“And those who were seen dancing were thought to be crazy, by those who could not hear the music.” ― Friedrich Nietzsche
Growing up in a town with three lakes, I thought every town had lakes and every person knew how to ski. What a surprise to discover that I was in a minority. Some of you grew up hunting and are happiest when a hunting season opens, donning your camouflage gear and guns, but my family didn’t hunt, and seasons have a different meaning to me than they do to you hunters. It’s apparent that we are each a product of what was familiar to us when we were growing up, and that is our paradigm for viewing the world until we choose to expose ourselves to other things. I loved Nietzsche’s quote because it immediately made me think of people who are wearing headphones, dancing to their music, when I only hear silence. I recognize that they are responding to something I cannot hear. As people approach life with different understandings, it seems that we expect others to dance to our music without recognizing that their headphones and ours aren’t plugged into the same sound system.
There was a time, many years ago, when I sat in a waiting room at a health department. Sitting by myself, I managed to strike up a conversation with a young girl who was sitting near me. I asked why she was there and she pointed to the woman and older girl who had come in with her. “That’s my sister (pointing to the older girl). She’s gonna have a baby. Momma said that next year, when I’m ten, I can have a baby, too.” I was shocked by the family’s plan, yet many people who read this will not find it uncommon at all, and that is the lesson we can choose to embrace as we find ourselves judging people who approach life so differently than we. Our pardigm (what has been modeled for us) is where it all begins.
What is normal in your life? Do you recognize that your normal is not the same as someone else’s? Maybe you grew up in a very clean home and aren’t aware that a clean house doesn’t matter to some folks, or you grew up having dinner at the table together, while someone else’s family has never eaten dinner together. Your background impacts your perceptions and definition of normal.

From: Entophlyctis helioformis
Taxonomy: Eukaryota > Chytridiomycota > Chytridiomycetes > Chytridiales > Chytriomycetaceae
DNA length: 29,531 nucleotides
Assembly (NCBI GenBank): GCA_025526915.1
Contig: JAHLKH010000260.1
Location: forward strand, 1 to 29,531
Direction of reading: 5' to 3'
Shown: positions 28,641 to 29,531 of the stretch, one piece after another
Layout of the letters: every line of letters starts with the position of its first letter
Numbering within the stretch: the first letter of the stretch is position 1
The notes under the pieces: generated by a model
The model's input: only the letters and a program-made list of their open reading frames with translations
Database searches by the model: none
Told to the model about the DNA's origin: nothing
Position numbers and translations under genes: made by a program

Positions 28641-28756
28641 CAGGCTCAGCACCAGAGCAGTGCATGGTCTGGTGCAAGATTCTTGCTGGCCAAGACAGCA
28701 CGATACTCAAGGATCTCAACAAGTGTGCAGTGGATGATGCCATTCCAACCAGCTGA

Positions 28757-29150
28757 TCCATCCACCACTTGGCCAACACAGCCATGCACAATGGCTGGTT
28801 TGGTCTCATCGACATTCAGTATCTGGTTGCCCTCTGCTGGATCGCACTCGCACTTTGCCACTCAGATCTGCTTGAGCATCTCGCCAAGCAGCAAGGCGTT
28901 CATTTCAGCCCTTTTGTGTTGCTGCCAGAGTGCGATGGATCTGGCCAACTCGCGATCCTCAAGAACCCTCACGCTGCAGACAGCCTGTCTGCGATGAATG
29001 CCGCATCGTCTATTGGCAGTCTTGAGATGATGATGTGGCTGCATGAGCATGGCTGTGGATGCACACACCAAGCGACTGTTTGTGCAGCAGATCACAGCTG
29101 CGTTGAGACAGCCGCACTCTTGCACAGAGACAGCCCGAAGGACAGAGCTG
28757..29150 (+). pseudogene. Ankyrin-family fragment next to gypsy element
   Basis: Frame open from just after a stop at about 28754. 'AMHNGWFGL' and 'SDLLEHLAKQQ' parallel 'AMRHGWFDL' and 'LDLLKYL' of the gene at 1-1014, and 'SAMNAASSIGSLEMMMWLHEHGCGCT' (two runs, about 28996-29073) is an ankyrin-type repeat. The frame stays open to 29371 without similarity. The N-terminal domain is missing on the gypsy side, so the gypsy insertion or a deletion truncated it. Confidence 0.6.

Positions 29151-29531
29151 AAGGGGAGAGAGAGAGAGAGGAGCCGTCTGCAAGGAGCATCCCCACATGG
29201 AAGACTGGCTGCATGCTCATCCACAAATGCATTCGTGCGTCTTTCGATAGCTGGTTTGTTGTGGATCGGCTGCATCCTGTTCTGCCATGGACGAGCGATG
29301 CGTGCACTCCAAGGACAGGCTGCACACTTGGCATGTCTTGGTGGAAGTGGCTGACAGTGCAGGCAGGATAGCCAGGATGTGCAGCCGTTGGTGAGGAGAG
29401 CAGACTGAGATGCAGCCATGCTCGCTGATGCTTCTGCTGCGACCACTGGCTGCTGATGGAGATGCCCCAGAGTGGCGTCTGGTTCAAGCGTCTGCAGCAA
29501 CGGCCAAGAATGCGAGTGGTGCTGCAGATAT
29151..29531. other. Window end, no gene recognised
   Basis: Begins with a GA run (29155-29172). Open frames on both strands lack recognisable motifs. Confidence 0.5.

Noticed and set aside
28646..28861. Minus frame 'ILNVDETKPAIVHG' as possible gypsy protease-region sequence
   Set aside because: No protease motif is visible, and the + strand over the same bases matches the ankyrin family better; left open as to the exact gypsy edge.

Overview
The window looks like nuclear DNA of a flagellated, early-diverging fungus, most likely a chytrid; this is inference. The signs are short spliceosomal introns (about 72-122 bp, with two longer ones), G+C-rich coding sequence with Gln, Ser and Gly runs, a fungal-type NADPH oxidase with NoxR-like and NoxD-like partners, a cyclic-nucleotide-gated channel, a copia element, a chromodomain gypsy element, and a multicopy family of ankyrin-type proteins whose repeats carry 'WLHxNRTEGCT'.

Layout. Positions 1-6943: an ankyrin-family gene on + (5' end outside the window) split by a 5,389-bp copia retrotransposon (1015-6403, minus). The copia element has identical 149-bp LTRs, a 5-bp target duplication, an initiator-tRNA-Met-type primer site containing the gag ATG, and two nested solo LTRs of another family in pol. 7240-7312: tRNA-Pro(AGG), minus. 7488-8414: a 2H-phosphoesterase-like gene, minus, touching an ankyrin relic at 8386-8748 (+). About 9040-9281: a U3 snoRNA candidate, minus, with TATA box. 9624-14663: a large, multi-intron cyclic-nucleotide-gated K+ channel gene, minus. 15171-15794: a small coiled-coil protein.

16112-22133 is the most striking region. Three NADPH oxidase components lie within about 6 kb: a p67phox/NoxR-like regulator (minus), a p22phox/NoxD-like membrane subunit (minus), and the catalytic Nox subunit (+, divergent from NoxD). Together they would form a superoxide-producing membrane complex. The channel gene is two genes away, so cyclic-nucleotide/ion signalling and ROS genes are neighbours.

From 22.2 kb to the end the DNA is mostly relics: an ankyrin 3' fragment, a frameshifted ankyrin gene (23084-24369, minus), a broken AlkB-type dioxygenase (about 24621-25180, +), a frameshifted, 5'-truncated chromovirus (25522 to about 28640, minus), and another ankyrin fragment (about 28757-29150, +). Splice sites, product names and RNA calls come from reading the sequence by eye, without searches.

For a person who was raised by educated people with goals of going to college and finding a successful career, it is hard to imagine growing up in a home where the only goal is to be able to pay the rent and put gas in the car. How can you expect someone to think outside of the box in which they have spent their life when they’ve had little or no exposure to your way of thinking and living? Yet, we do when we make comments such as “Common sense would tell a person to ___”complete that sentence with any number of obvious items you believe a person should just know.
One of the problems in our society is that most of us rarely stop to consider why people think or ‘choose’ to live differently than we do. We simply think that they are wrong, we are right, and they should see the error of their ways. What if you could stop that thinking and really appreciate another person’s vantage point? What if you could even put yourself into someone else’s shoes to understand their perspective on life?
Our view of everything in life is developed early in life. It can change, but we have to know there are options first, and many people just have no idea, so don’t judge them for what they don’t know.
What makes this a wonderful world is that we aren’t all the same, yet it’s the need many people have, wanting everyone to think as they do, work as they do, live as they do that makes the world not so wonderful and, in fact, makes life downright painful and unpleasant for lots of people.
I think about that sweet little girl who thought ‘getting’ to have a baby at 10 was the best thing in the world and know that her entire view of life was much different from what I considered normal. I wonder what her life and those of her family have been like in the last 30 years.
Just for a day, or maybe for a few minutes, choose someone whose life is much different from yours (richer, poorer, manual laborer, white collar worker) and try to imagine what has led to their living and thinking as they do. See where their headphones are plugged in, and allow them that freedom to be who they are, dancing to their music, instead of expecting them to see things from your point of view and dance to music they’ve never heard.